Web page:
These uncanny self-portraits evoke a surprisingly full landscape of the artist's life and mind."
The book details above are of the first edition. The re-print is published by Distributed Art Publishers, has a dimension of 10.1 x 9.4 x 0.4" and comprises 96 pages. It has 50 duotone images, and includes an afterword about the work written by John Szarkowski.
"The words 'optics', 'compression' and 'propaganda' form the subtext for this monograph by Sean Snyder, who lives between Kiev and Berlin.
Using archival and media resources, as well historical cinema, photography and art references, Snyder is engaged in ongoing experiments concerning the malleability of images and the mechanics of their production."
Transitions. The Dresden Project. Photographs by Fredrik Marsh. Essays by Andreas Krase, Rod Slemmons and Holger Starke. Technische Sammlungen Dresden, Dresden, 2009. 104 pp., 72 color and black & white illustrations, 12x9".
"American photographer Fredrik Marsh’s images tell the story of the great societal upheaval at the end of the twentieth century from an unusual perspective. The project deals in general with the passing of time and with change.
Marsh came to Dresden for the first time in 2002 and the idea for the 'Transitions: The Dresden Project', which would not be finally completed until 2006, came to the photographer in a process that can only be described as possessing its own momentum.
Marsh had started to focus on German history in a downright unconventional manner. He developed quite a distinct and unusual interest in the remnants of recent, specifically East German history as well as in the changes wrought by the rebuilding and the renewal of Dresden following the peaceful revolution of 1989.
He concentrated on the overlapping of different historical layers which he discovered in empty factory buildings, barracks and deserted old historic Dresden residences. He proceeded like an archaeologist who enters a new territory and secures evidence of former life without influencing it in any way.
With his pictures, Fredrik Marsh pays reverence to the important, but also tragic past of this city.
Marsh received a John Simon Guggenheim Memorial Foundation Fellowship for Transitions: The Dresden Project."
Deluxe Limited Edition:
"The Deluxe Limited Edition of 'Transitions: The Dresden Project' comes with a choice of one of four archival pigment prints and a signed book.
All prints made by the artist are from scans of his original negatives.
Three options are 9 x 11 inches in image size, printed on an 11 x 14 sheet of 300 gsm, 100% cotton & acid-free paper. Prints are mounted on 2-ply archival board and matted in a 14 x 17 inch 4-ply archival window matte. The fourth option measure 5 1/2 x 14 inches in image size, printed on a 8 x 17 inch sheet of 300 gsm, 100% cotton & acid-free paper. Prints are mounted on 2-ply archival board and matted in a 12 x 20 inch 4-ply archival window matte.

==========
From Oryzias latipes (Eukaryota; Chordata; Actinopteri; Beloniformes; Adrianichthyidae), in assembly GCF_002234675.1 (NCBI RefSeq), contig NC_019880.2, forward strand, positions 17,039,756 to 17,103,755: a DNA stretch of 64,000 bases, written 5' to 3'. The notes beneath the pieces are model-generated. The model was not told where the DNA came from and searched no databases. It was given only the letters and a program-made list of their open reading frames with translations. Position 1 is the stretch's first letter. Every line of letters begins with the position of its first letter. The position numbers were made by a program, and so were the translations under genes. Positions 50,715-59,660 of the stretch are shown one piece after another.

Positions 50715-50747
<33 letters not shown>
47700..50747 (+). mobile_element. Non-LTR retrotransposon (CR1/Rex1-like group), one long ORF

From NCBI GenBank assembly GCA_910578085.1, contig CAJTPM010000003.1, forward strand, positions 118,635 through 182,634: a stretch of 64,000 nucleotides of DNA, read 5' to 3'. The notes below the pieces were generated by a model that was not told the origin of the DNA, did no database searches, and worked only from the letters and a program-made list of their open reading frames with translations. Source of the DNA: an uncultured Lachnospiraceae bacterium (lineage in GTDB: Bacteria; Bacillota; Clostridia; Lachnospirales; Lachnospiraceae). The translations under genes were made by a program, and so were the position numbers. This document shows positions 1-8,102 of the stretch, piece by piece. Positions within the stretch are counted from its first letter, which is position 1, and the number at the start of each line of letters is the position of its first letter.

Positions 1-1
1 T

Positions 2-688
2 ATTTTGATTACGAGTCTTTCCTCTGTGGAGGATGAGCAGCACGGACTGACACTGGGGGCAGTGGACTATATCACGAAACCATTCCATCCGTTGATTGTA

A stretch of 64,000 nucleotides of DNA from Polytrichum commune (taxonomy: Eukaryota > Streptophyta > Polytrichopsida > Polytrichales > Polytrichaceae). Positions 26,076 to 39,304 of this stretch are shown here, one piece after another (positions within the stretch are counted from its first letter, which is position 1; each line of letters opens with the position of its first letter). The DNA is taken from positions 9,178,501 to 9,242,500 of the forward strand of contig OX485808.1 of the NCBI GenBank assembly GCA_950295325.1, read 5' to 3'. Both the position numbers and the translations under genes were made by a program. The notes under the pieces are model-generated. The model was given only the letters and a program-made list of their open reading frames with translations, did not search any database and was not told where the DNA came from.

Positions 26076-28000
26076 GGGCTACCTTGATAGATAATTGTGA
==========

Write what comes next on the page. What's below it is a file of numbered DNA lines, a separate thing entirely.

The prints are numbered, signed, and dated on verso. This edition is limited to 15 copies per image - 60 in total."
Snowbound. Photographs by Lisa M. Robinson. Text by Mark Strand. Kehrer Verlag, Heidelberg, 2007. 112 pp., 50 color illustrations, 11¾x9¾".
"Five winters long, the young American photographer Lisa M. Robinson took pictures in the snow. Snowbound shows landscapes in which everyday objects - alienated and sunken in snow - civilize the natural surroundings.
Traces of human existence set accents in the white landscape, delimiting it and often popping up in an amusing or incongruous way. A lonely hammock, a trampoline or a swimming pool are both echoes of the summer past and of personal memories. But Lisa M. Robinson is not interested in showing the obvious; instead, the photographer makes use of the many aggregate states of water - ice, snow, fog, water - as metaphors for life and transience."
About the Limited Edition:
"Limited to 75 signed and numbered copies. A custom white full cloth binding is the ground for an original tipped in photograph of 'Wish.' This limited edition book cover beautifully complements that of the trade edition.
The book is Presented in a hand-made white clamshell box with a blue ultrasuede interior, and is accompanied by an original signed 8 x 10 c-print by the artist."
Only on a gloriously sunny day like today could I post a book like this!
UPDATE: Also available through Klompching Gallery as they kindly told me, where you can also read more about Lisa M. Robinson as well as view more of her work.
Other Nature. Photography by Ron Jude. The Ice Plant, 2008. 80 pp., 39 color illustrations., 10½x7¾". Signed copies available from photo-eye.
"In his previous book, Alpine Star, photographer and publisher Ron Jude appropriated and recast a collection of his hometown newspaper photographs as a cryptically humorous meditation on the grey area between personal history and collective memory. Jude’s latest series of photographs, Other Nature, adds a more intimate, diaristic strain to this line of inquiry.
In this handsome volume, two separate sets of his own 4 x 5 color pictures (made between 2001 and 2008) combine to create a subtle and uncanny instance of what Jude has called the 'slippery threshold of narrative' in still images.
Drawing on the concerns of the New Topographics photographers, Jude’s accounts of anonymous motel rooms and the stranger regions of the American landscape could, on first glance, be mistaken for an ecological critique. But as the exterior and interior details of these environments (floral patterns, wood grain, sunlight) begin to merge, interrupt and inform each other, the book shifts into a more abstract, subjective register, provoking reflections on photography, the visible world and the things hovering just outside our physical perception."